The healthy beer market is, by definition, an oxymoron.
Which is why when Michelob Ultra tries to sell us on its beer meshing with a lifestyle of running and biking, the conceit falls as flat as the product, a watered down version of anything beer lovers would actually enjoy drinking.
“There really aren’t that many beers at all in the world that are fit for this purpose,” says Geoffrey Pedder, founder of Medfield’s ZēLUS Beer Co. “I’ve done a lot of races and I’ve noticed after a lot of these events that people would be served beer and drink beer, but none of these beers were designed for that.
“Mich Ultra certainly goes after that market, in terms of low calories or low alcohol. But I have to be honest, I don’t know many people who drink it.”
Pedder founded ZēLUS for runners and other athletes to drink after races, and for active folks to enjoy in general. He makes it clear he’s not claiming his products are healthy (the FDA would never allow it), but ZēLUS beers contain a higher proportion of potassium, sodium, and calcium — electrolytes, in other words — than normal brews.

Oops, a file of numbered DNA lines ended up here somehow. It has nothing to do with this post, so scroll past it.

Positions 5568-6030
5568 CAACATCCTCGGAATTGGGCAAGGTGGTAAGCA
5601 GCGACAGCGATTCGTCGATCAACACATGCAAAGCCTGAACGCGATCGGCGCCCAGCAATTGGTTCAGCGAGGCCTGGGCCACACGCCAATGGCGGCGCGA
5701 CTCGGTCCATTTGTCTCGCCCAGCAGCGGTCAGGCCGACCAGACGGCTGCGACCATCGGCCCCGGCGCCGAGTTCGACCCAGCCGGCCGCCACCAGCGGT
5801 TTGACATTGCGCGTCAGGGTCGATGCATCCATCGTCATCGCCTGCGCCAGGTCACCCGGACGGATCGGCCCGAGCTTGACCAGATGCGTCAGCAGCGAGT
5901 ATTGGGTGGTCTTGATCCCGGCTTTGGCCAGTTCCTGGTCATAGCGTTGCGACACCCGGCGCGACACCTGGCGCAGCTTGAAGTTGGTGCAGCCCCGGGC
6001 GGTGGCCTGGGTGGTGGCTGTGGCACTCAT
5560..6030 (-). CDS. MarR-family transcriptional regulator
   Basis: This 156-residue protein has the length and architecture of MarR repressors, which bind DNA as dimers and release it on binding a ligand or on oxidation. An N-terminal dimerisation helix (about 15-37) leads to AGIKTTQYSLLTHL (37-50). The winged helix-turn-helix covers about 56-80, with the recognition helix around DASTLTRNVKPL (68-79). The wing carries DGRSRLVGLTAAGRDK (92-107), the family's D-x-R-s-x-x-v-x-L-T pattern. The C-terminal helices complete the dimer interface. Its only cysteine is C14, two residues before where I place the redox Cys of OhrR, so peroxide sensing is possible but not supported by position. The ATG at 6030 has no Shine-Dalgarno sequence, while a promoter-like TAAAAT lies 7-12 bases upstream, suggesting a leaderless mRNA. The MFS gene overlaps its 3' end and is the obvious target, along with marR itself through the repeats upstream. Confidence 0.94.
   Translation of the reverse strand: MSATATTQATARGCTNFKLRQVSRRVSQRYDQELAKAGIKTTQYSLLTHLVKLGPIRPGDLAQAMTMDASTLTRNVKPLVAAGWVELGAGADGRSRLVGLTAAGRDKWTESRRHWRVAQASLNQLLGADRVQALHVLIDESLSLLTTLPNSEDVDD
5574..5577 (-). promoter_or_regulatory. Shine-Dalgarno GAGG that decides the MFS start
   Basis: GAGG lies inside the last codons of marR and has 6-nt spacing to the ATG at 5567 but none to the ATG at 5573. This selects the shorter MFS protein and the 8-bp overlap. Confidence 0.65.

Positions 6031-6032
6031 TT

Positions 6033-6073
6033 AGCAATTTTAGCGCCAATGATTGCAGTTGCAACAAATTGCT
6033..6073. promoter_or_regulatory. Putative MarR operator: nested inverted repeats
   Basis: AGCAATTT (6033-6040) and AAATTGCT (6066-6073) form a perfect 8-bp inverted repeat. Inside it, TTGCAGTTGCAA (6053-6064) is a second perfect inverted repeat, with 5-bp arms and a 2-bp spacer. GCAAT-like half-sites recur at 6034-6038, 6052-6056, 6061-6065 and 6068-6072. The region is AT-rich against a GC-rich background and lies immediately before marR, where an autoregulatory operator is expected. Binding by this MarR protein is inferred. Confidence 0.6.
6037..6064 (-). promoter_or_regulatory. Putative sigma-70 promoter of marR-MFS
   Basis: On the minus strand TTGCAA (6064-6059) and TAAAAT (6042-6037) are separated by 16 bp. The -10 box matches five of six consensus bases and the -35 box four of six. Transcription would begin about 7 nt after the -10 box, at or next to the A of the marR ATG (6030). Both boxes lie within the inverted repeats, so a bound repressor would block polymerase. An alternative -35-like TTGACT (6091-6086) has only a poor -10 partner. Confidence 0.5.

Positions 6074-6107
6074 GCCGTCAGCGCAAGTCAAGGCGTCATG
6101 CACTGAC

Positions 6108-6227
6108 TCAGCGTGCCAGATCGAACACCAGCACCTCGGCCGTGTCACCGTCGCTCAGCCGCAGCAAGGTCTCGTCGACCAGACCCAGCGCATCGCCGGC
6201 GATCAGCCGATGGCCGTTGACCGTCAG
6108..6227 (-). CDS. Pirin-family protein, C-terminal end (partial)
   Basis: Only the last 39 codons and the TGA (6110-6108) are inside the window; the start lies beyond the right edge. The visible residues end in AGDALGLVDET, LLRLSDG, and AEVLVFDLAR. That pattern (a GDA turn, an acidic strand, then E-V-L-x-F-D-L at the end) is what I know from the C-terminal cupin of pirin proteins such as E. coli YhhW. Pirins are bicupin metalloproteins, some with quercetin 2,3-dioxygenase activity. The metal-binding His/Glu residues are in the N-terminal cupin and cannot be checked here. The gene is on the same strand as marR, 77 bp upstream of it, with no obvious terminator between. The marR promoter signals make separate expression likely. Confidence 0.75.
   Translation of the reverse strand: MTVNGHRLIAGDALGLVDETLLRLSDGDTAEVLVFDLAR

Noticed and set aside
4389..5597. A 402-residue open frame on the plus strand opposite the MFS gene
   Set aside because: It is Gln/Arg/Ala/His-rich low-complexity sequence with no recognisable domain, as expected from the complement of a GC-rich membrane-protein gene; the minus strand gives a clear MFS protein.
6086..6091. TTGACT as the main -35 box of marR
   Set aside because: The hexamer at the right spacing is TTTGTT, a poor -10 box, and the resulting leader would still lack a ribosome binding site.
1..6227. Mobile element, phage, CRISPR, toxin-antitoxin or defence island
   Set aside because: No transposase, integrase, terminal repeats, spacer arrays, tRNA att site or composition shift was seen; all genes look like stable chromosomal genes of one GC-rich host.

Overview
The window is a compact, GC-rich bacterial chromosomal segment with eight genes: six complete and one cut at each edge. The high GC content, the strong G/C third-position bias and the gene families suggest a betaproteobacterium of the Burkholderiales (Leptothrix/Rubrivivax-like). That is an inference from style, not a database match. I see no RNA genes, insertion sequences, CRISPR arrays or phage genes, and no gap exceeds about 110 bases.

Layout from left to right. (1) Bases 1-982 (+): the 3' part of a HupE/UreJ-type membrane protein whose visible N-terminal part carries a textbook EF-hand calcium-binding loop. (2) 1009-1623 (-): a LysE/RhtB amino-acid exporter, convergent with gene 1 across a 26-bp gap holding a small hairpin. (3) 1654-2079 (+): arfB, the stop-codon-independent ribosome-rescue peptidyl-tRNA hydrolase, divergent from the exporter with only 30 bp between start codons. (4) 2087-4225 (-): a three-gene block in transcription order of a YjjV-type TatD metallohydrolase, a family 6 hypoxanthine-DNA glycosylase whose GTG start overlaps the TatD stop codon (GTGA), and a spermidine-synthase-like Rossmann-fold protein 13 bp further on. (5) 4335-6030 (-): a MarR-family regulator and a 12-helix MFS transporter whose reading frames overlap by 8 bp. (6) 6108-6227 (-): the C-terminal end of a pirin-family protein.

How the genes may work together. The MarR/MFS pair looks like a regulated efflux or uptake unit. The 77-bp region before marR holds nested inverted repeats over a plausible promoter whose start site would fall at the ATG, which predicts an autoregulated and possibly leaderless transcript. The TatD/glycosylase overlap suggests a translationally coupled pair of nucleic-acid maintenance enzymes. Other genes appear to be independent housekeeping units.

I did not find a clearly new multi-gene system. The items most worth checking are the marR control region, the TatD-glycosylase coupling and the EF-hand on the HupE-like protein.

The ZēLUS lineup includes four beers. Long Run apricot pale ale (4.7 percent alcohol by volume) is unfiltered and brewed with real apricots. Competitor IPA (4.7 percent ABV) is brewed with four different American hops and flaked wheat, to keep things light. Light Into Dark (4.7 percent ABV), a winter porter, satisfies the need for a cold-weather seasonal.
The best of the bunch is Race Pace (3.7 percent ABV), a New England mild ale heavily hopped with Galaxy and Mandarina Bavaria. It smells as pungently tropical as your favorite pale ale and packs a ton of flavor for the ABV. All of the ZēLUS brews taste a little salty, which is kind of the point, but each stands up on its own even if you didn’t know they were supposed to be extra quenching.
“If we’re at a running race, people are really into the concept,” says Pedder. “At a liquor store, it’s all about the beer. I think we do really have something unique.”
ZēLUS contract brews in Ipswich and self-distributes to about 130 accounts, mostly on the North Shore. Pedder says he wants to prove the concept here before expanding the brand outside of Massachusetts.
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